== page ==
A functional variant in the CFI gene confers a high risk of age-related macular degeneration. A. den Hollander1,14, J. P. H. van de Ven1, S. C. Nilsson2, P. L. Tan3,4,5, G. H. S. Buitendijk6,7, T. Ristau8, F. C. Mohlin2, S. B. Nabuurs9, F. E. Schoenmaker-Koller1, D. Smailhodzic1, P. A. Campochiaro10,11, D. J. Zack10,11, M. R. Duvvari1, B. Bakker1, C. C. Paun1, C. J. F. Boon1, A. G. Uitterlinden7,12, S. Liakopoulos8, B. J. Klevering1, S. Fauser8, M. R. Daha13, N. Katsanis3,4,5, C. C. W. Klaver6,7, A. M. Blom2, C. B. Hoyng1 1) Dept Ophthalmology, Radboud Univ Nijmegen MC, Nijmegen, Netherlands; 2) Section of Medical Protein Chemistry, Dept Laboratory Medicine Malmö, Lund University, Malmö, Sweden; 3) Center for Human Disease Modeling, Duke University, Durham, NC; 4) Dept Cell Biology, Duke University, Durham, NC; 5) Dept Pediatrics, Duke University, Durham, NC; 6) Dept Ophthalmology, Erasmus MC, Rotterdam, the Netherlands; 7) Dept Epidemiology, Erasmus MC, Rotterdam, the Netherlands; 8) Center for Ophthalmology, University of Cologne, Cologne, Germany; 9) Center for Molecular and Biomolecular Informatics, Radboud Univ Nijmegen MC, Nijmegen, the Netherlands; 10) Dept Ophthalmology, Johns Hopkins School of Medicine, Baltimore, MD; 11) Dept Neuroscience, Johns Hopkins School of Medicine, Baltimore, MD; 12) Dept Internal Medicine, Erasmus MC, Rotterdam, the Netherlands; 13) Dept Nephrology, Leiden University MC, Leiden, the Netherlands; 14) Dept Human Genetics, Radboud University Nijmegen MC, Nijmegen, the Netherlands.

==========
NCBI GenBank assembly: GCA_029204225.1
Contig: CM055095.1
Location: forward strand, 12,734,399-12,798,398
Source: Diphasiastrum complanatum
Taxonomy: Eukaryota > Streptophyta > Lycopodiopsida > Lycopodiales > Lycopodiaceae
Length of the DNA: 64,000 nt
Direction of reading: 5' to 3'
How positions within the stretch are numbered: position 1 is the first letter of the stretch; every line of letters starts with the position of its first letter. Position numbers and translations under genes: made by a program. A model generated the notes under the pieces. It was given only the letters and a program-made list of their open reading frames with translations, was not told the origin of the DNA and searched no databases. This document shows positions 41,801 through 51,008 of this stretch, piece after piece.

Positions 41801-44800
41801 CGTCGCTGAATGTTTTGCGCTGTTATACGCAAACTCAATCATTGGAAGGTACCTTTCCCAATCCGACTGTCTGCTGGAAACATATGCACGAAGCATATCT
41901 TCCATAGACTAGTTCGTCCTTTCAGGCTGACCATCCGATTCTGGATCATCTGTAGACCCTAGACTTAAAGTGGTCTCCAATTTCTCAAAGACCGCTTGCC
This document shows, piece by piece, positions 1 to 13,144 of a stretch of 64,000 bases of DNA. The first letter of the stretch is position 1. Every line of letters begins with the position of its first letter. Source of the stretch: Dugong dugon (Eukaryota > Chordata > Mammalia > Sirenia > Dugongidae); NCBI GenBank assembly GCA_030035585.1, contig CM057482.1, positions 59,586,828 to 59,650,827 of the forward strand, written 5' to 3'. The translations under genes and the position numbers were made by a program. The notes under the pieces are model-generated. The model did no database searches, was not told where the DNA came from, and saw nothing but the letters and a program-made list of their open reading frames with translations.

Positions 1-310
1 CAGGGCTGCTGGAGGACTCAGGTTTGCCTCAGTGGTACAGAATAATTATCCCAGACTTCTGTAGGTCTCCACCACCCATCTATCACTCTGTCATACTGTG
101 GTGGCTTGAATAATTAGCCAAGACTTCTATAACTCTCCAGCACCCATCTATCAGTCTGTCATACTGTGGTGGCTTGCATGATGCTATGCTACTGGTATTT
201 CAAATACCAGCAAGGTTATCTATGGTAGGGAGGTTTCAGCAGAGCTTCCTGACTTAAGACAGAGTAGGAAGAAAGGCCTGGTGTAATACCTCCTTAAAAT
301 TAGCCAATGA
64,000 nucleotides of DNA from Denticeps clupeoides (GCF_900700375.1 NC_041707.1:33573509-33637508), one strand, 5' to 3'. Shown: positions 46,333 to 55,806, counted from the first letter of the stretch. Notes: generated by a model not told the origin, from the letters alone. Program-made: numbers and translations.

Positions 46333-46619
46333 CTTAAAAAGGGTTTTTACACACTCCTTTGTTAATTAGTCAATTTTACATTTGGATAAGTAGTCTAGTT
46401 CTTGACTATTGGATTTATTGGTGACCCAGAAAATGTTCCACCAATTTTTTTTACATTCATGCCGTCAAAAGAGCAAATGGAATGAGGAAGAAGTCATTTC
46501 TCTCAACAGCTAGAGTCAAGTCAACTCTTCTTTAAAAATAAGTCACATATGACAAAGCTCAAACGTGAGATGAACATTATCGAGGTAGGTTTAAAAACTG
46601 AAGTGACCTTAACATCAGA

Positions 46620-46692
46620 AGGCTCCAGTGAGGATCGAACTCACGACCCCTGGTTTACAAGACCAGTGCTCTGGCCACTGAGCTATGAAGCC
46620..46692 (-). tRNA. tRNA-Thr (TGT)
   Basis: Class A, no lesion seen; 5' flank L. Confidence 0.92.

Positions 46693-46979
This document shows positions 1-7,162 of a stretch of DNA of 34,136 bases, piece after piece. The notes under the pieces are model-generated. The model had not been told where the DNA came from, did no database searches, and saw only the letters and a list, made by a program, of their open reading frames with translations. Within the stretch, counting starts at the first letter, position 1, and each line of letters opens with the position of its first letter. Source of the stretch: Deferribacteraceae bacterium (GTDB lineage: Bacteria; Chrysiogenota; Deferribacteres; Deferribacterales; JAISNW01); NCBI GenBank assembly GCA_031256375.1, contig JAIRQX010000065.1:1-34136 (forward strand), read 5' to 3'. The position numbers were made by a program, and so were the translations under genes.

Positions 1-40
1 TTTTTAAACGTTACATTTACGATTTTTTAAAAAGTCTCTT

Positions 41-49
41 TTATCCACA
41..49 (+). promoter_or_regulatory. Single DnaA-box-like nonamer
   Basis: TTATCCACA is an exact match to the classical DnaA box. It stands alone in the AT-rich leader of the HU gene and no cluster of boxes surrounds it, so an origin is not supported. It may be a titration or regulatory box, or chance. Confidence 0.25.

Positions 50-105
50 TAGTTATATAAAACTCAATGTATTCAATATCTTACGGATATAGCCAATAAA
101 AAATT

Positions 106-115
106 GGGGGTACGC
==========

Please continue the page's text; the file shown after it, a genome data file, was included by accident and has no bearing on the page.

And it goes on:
Age-related macular degeneration (AMD) is the most common cause of blindness among the elderly. Genome-wide association studies have identified common variants in or near genes within the complement cascade, high-density lipoprotein cholesterol pathway, and extracellular matrix that are associated with AMD. Combined, these variants explain up to half of the heritability of AMD. To explore the role of rare, highly penetrant variants in AMD we focused on CFI, a gene that encodes Factor I, a serine protease that circulates in its inactive form and can inactivate all complement pathways by cleaving the chain of activated complement factors C3b and C4b. We identified a rare missense mutation, p.Gly119Arg, in 20 of 3,567 cases versus only one of 3,937 controls, consistent with p.Gly119Arg conferring a high risk for developing AMD (P= 3.79 x 10-6, odds ratio = 22.20; 95% confidence interval 2.98-164.49). The p.Gly119Arg mutation affects a highly conserved glycine residue in the CD5 domain of Factor I and is predicted to alter the packing and stability of this domain. The cases carrying the p.Gly119Arg variant had lower plasma Factor I levels compared to both controls and cases without a CFI variant. Plasma and serum samples of cases carrying the p.Gly119Arg substitution mediated the degradation of C3b both in the fluid phase and on the cell surface at a lower level compared to controls. Recombinant protein studies revealed that the p.Gly119Arg mutant protein is both expressed and secreted at lower levels than wildtype Factor I protein. Consistent with these findings, 119Arg-encoding human mRNA had reduced activity compared to 119Gly in regulating vessel thickness and branching in the zebrafish retina. This study provides the first direct evidence that Factor I deficiency confers a high risk of developing AMD. Taken together, these findings demonstrate that rare, highly penetrant mutations contribute to the genetic variance of AMD, with important implications for predictive testing and personalized treatment.

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